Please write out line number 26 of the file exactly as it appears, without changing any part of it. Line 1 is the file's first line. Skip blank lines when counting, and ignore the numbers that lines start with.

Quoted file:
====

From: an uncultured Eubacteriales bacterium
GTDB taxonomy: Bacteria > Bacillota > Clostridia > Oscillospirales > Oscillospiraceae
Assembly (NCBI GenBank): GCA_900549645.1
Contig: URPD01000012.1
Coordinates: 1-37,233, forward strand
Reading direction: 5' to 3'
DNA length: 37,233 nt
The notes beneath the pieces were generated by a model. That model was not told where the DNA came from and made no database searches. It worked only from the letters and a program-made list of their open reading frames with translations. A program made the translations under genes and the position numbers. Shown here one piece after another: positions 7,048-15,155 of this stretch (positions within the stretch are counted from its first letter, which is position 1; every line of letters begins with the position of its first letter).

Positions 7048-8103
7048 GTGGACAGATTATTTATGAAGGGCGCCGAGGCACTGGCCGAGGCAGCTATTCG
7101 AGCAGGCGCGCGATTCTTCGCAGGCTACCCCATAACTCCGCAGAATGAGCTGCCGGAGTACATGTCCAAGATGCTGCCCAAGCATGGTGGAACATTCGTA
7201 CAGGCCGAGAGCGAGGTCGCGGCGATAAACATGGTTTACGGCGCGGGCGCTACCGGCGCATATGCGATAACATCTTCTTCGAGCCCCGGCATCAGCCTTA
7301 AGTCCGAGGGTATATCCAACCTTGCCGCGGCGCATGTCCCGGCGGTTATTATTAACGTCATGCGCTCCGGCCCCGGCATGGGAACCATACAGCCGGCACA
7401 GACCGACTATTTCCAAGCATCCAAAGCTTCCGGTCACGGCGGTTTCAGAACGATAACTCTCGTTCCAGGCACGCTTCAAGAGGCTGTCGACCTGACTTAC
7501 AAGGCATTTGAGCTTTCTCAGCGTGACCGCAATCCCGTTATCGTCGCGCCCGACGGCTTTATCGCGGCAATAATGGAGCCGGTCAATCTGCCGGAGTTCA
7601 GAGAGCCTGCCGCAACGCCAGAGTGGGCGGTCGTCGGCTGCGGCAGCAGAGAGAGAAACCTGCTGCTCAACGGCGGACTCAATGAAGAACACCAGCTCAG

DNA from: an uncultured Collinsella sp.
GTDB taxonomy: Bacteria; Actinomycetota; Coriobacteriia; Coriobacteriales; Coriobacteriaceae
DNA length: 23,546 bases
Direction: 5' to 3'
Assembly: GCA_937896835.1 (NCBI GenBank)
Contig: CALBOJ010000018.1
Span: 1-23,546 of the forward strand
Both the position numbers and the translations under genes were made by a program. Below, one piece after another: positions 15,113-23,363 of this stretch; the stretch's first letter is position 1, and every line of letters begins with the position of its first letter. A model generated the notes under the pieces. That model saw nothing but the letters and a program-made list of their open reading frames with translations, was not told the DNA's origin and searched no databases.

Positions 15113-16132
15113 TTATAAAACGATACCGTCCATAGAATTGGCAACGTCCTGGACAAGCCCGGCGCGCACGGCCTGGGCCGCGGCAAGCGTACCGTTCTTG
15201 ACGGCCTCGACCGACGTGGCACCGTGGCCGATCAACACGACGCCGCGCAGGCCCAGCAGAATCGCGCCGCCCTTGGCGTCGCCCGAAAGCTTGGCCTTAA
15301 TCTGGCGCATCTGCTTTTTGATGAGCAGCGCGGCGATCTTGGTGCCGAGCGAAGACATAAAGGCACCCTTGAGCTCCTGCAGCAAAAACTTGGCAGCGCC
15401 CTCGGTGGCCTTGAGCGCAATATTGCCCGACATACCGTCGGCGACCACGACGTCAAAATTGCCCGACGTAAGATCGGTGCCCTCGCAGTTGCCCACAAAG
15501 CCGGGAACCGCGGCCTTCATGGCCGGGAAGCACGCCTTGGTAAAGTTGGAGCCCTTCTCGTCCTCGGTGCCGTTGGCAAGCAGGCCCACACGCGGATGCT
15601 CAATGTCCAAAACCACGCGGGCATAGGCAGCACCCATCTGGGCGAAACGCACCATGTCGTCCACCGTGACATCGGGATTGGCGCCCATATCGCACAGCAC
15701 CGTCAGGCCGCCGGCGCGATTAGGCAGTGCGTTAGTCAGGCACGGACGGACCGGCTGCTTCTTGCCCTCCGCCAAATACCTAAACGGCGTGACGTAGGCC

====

15113 TTATAAAACGATACCGTCCATAGAATTGGCAACGTCCTGGACAAGCCCGGCGCGCACGGCCTGGGCCGCGGCAAGCGTACCGTTCTTG